Ethical Implications of Citizens United on Judicial Elections

February 15, 2013 in Business Law & Policy, Business-Related Cases, Diversity and the Judicial Branch, Diversity in National Life, Featured

NBACitizensUnitedCLE_2.14.13Judge Denise Langford Morris, Professor Spencer Overton, and Professor Rachel J. Anderson presented on a panel moderated by Associate Dean Alfreda Robinson entitled “The Ethical Implications of Citizens United on Judicial Elections: Can Money Undermine Judicial Elections?” on February 14, 2013. The panel was sponsored by the National Bar Association (NBA) Judicial Council Division and the Law Professors Division as part of the NBA Mid-Winter Meeting.

The panel:

  • examined increased spending patterns in judicial elections,
  • assessed the potential effects on public perception, fairness, and judicial independence
  • addressed whether potential unlimited money constitutes a disproportionate threat to judges of color, and
  • discussed whether the unfettered ability to fund judicial races result in targeting or promoting “view point” justice.

The moderator:

Associate Dean Alfreda Robinson is Associate Dean for Trial Advocacy, Professorial Lecturer in Law, and Co-Director of the Litigation and Dispute Resolution Program at the The George Washington University Law School. She earned her J.D. from The George Washington University Law School and her B.A. and M.A. from the University of Chicago. Dean Robinson is the Chair of the NBA Law Professors Division and is a member of the ABA Standing Committee on Judicial Independence and a Fellow of the American Bar Foundation of the American Bar Association.  Before entering academia, she was in private practice and also served as a senior trial counsel and trial attorney for the Department of Justice, Civil Division.

The panelists:

Judge Denise Langford Morris serves as a Judge on the Oakland County Circuit Court in Michigan. She earned her J.D. from the University of Detroit Mercy School of Law and her M.A. cum laude in Guidance and Counseling from Wayne State University. Judge Langford Morris is Oakland County’s first African American Circuit Court judge. She was appointed to the Court in August of 1992, retained in the 1994 election, and re-elected in 2000, 2006, and 2012. Judge Langford Morris is also the longest serving female judge on the Oakland County Circuit Court. Before being appointed to the court, she was an Assistant United States Attorney, an Assistant Oakland County Prosecutor, and worked for Michigan Social Services as a protective investigator for disabled adults, senior citizens, abused and neglected children. Judge Langford Morris is a Board member for the University of Detroit Mercy, a member of the State Bar Judicial Crossroads Task Force Committee, the Chair-Elect of the National Bar Association Judicial Council, member of the Renaissance (MI) Chapter of the Links, Inc., and a member of the Board of Directors of the Michigan Supreme Court Historical Society. Judge Langford Morris was the Democratic nominee for the Michigan Supreme Court in 2010.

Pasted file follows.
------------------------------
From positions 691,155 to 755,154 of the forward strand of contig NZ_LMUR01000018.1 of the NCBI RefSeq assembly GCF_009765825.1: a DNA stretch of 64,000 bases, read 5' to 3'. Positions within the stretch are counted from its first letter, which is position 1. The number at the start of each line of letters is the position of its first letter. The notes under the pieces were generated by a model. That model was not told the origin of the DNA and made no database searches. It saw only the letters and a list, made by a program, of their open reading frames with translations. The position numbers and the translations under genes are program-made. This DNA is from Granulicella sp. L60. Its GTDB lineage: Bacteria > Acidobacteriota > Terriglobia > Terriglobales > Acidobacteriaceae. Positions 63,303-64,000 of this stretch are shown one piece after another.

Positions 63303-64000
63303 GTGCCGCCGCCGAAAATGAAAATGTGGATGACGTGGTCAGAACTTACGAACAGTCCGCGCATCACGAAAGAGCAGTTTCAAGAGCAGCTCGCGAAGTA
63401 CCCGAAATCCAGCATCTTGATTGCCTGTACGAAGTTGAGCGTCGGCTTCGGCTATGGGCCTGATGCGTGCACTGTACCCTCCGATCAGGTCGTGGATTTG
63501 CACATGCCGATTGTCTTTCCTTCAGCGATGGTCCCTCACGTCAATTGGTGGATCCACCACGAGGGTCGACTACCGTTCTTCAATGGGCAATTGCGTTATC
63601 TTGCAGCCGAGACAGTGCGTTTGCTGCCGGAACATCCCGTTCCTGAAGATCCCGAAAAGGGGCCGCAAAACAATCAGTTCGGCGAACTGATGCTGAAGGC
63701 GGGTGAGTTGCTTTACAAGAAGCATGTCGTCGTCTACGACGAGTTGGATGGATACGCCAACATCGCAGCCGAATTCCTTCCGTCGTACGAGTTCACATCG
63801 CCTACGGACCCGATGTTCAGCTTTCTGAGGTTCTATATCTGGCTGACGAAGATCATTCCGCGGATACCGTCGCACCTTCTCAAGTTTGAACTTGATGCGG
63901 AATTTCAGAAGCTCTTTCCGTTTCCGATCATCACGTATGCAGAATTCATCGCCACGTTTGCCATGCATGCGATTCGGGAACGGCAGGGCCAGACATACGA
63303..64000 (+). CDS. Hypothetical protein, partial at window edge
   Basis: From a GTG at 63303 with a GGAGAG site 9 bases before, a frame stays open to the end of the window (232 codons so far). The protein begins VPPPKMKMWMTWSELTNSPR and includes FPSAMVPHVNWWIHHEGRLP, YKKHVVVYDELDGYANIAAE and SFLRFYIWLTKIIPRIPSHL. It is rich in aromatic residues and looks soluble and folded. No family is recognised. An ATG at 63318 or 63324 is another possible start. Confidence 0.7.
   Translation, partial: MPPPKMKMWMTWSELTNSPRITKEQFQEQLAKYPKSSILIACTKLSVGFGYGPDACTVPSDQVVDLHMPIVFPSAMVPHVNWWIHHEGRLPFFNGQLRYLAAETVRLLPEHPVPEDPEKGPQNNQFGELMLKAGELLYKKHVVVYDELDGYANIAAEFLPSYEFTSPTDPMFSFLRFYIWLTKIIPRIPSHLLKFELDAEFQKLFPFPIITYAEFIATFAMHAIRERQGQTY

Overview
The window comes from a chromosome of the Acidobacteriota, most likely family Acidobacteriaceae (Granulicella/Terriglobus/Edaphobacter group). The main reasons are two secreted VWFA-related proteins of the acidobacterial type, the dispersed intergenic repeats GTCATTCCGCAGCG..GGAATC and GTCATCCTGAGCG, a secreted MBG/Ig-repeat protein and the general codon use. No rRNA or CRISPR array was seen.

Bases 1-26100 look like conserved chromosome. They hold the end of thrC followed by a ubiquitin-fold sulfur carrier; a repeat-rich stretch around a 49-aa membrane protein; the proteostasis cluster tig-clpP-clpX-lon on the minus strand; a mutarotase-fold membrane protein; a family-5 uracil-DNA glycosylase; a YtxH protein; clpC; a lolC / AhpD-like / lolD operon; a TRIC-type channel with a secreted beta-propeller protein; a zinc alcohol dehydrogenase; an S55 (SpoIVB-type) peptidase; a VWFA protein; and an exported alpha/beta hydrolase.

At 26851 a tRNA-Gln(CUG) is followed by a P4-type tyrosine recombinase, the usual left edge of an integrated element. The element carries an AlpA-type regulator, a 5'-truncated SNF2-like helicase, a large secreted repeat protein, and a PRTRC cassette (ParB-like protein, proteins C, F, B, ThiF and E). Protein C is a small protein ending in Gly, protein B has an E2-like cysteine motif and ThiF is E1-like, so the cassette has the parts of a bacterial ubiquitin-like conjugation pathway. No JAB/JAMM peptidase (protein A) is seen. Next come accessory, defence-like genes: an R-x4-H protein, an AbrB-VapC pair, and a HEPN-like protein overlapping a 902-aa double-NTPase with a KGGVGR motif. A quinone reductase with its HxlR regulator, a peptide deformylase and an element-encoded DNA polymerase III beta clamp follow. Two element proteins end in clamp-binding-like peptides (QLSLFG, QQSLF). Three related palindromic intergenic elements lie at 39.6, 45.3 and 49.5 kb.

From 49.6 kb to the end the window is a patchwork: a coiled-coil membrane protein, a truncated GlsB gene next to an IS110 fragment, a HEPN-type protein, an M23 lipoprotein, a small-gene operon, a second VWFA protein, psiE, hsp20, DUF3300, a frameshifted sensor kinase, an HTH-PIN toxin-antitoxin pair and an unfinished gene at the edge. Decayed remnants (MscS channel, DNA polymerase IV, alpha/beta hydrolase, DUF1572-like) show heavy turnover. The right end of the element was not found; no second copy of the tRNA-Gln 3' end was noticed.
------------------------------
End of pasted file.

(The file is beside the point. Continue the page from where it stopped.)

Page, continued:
Professor Spencer Overton is the Director of the Political Law Studies Initiative and a Professor of Law at The George Washington University Law School and specializes in voting rights and campaign finance. He earned his J.D. at Harvard University and his B.A. in Mass Media/Journalism at Hampton University. Professor Overton was part of the Obama Transition Team, served in the Office of the General Counsel, and was appointed the Principal Deputy Assistant Attorney General at the Department of Justice in the Office of Legal Policy. He chaired the Election Assistance Commission Agency Review Team, served as a member of the Federal Election Commission Agency Review Team, as a commissioner on the Jimmy Carter-James Baker Commission on Federal Election Reform, and the Commission on Presidential Nomination Timing and Scheduling. Before entering academia, he practiced law at Debevoise & Plimpton in Washington, DC. Professor Overton has written numerous articles on election law.

Professor Rachel J. Anderson is an Associate Professor of Law at the University of Nevada, Las Vegas, William S. Boyd School of Law and teaches Business Organizations and International Business Transactions. She earned her J.D. from the University of California, Berkeley, School of Law and her M.A. in International Policy from Stanford University. Before entering academia, Professor Anderson practiced law in the London office of Skadden, Arps, Slate, Meagher & Flom LLP. She acted for banks, private equity, national governments, and transnational corporations on corporate and securities matters and international business transactions. Before law school, she consulted on European Commission technical assistance projects in the Russian Federation and policy training for public officials and private sector experts in Eastern Europe.

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